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General systems theory - the skeleton of science
E:CO Special Double Issue Vol. 6 Nos. 1-2 2004 pp. 127-139
General systems theory:
The skeleton of science
Kenneth E. Boulding
Reprinted by permission. Copyright 2004 INFORMS. Boulding, K. E. (1956). General systems theory - the skel-
eton of science, Management Science, 2: 197-208. The Institute of Management Sciences, now the Institute for
Operations Research and the Management Sciences, 901 Elkridge Landing Road, Suite 400, Linthicum, Maryland
21090, USA.
he second of this issues two classical papers
was written by Kenneth E. Boulding back in
1956 and published in one of the earliest issues
of Management Science which is currently celebrating
its tieth anniversary (Ho, zoo). CongratuIations
to the team at Management Science.
Boulding is a peer of a number of great systems
thinkers that introduced and deveIoed the generaI
systens novenent in the earIy ties. Such thinkers
incIude Ludvig von BertaIany, TaIcott Parsons, C.
West Churchman, Alfred Emerson, Anatol Rapoport,
and many more - it is likely that selected writings from
these thinkers will appear in future issues of E:CO.
For those readers not familiar with the general
systens novenent (ron vhich conIexity thinking
arguably emerged) Boulding starts his paper with a
brief description:
General Systems Theory is a name which has come
into use to describe a level of theoretical model-building
which lies somewhere between the highly generalized
constructions of pure mathematics and the specific
theories of the specialized disciplines.
This descrition o GST is very inortant as nany
conIexity theorists stiII taIk o a theory o conIexity,
or o a theory o nanagenent as i aII the conIexities
and anLiguities o our erceived reaIities couId sone-
how be reduced to a neat little theoretical package much
akin to the hysicists` quest or a theory o everything,
or as Boulding puts it a general theory of practically
everything. In BouIding`s nind GST vas to Le a tooI
that vouId enaLIe nankind to eectiveIy nove Lack
and orth Letveen the erectIy descriLaLIe PIatonic
world of theory and the fuzzy world of practice. Bould-
ing rightly points out that any claims to any sort of
theory o everything are nisguided as |s|uch a theory
would be almost without content, for we always pay
or generaIity Ly sacricing content, and aII ve can say
aLout racticaIIy everything is aInost nothing.
Bouldings General systems theory is a sort of
naniesto or the systens novenent, nuch o vhich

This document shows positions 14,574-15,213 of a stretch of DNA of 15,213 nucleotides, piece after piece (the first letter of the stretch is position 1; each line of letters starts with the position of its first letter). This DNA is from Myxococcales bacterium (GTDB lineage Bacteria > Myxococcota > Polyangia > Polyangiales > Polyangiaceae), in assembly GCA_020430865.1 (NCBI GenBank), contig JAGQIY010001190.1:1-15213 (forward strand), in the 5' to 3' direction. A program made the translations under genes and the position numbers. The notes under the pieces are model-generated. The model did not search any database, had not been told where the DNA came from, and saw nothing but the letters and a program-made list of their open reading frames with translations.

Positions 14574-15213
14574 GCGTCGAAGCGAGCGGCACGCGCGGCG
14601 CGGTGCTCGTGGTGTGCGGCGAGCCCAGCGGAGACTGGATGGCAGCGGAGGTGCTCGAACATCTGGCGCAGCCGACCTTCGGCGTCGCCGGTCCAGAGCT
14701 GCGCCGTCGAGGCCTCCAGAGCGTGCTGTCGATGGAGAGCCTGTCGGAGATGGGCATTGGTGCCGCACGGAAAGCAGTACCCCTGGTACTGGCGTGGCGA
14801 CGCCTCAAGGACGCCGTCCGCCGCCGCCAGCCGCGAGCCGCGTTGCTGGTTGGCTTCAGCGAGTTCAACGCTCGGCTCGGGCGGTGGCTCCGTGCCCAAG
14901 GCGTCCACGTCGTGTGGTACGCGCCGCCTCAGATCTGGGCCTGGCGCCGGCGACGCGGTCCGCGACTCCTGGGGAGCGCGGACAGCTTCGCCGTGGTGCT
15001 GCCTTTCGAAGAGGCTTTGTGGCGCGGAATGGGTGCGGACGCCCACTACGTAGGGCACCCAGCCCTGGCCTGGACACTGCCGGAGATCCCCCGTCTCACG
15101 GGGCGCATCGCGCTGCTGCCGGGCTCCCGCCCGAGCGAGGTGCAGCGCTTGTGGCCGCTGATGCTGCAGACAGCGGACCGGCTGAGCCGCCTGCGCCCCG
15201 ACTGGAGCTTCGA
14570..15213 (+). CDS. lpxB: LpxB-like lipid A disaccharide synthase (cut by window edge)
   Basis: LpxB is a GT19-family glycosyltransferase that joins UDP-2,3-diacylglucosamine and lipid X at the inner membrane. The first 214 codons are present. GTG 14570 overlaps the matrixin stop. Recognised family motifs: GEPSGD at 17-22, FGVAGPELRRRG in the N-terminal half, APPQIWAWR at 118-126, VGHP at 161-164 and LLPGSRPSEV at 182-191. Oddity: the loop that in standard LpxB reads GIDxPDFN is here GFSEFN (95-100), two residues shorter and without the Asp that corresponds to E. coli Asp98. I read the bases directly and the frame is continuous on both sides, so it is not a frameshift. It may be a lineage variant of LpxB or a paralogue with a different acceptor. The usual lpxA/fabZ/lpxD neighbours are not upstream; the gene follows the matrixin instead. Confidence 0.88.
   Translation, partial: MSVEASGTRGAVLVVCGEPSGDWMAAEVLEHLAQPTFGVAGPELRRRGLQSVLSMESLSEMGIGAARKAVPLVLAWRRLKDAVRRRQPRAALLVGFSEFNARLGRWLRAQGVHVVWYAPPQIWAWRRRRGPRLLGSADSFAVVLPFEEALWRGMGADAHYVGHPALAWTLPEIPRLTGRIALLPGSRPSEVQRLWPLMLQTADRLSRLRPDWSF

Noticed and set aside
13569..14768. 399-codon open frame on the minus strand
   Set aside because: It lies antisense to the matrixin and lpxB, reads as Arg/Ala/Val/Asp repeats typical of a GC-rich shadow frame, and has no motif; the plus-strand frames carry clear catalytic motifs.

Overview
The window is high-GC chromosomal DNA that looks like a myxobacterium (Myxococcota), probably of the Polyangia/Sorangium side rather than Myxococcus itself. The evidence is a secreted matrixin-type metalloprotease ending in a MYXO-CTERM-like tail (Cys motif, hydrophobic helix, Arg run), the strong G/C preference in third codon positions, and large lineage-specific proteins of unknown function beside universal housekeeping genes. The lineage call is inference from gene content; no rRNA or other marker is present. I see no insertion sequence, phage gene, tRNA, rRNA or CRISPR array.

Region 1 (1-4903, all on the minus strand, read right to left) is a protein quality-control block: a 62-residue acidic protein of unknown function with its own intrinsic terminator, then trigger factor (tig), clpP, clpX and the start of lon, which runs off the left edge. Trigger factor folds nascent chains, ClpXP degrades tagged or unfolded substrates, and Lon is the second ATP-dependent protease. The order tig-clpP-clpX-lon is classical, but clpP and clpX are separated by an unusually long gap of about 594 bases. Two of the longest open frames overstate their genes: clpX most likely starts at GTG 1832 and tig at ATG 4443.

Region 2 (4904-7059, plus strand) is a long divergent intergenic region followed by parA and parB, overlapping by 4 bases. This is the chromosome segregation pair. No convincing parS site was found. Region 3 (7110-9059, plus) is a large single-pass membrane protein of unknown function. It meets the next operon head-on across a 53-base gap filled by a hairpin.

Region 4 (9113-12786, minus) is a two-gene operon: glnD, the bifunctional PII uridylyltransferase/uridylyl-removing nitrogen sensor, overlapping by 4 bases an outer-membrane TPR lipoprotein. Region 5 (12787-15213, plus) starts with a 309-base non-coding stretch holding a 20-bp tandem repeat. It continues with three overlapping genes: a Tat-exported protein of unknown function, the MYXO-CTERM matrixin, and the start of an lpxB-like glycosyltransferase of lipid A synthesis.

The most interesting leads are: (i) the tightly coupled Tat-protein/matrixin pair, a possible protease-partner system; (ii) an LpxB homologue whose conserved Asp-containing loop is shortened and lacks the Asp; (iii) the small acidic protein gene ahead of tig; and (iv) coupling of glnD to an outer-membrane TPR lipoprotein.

can Le seen to Le vaIid or conIex systens theory
today. A major role for any GST was to facilitate com-
nunication Letveen disarate eIds o interest, i.e.,
to rovide a connon Ianguage vith vhich to discuss
systenic roLIens. A Iexicon o conIexity science is
also emerging, containing concepts such as emergence,
self-organization, chaos, bifurcation, exaptation, etc.
(sone o vhich vere aIso contained in the GST Iexi-
con), which also aims to facilitate cross-disciplinary
dialogue (though I personally doubt whether such an
aII-enLracing vay to exress conIexity is ossiLIe
- there are an innity o vays to taIk aLout conIexity
and all of them should be allowed, initially at least).
The nodern conIexity novenent is in sone
vays quite dierent ron the generaI systens nove-
ment (although to many writers the two seem almost
synonymous), but there is a lot to be learnt from the
journey generaI systens theory has taken. ConIex
systems thinkers share a lot of the aims and ambitions
o the originaI generaI systens novenent, such as the
need for cross-disciplinary communication and the de-
veIonent o anaIyticaI tooIs and rocesses to interact
vith, and intervene in, a nodern conIex (systenic)
world. In this paper Boulding not only describes the
need and role of a general systems framework but also
offers a skeleton of what that framework might look
like. Some readers may be surprised as to how fresh
this paper still is.
Kurt Richardson
Ho, V. }. (zoo). Fity Years o Management Sci-
ence, Management Science, 50(1): 1-7.
E:CO Vol. 6 No. 1/2 Fall 2004 pp. 127-139
E:CO Vol. 6 No. 1/2 Fall 2004 pp. 127-139
E:CO Vol. 6 No. 1/2 Fall 2004 pp. 127-139
E:CO Vol. 6 No. 1/2 Fall 2004 pp. 127-139
E:CO Vol. 6 No. 1/2 Fall 2004 pp. 127-139
E:CO Vol. 6 No. 1/2 Fall 2004 pp. 127-139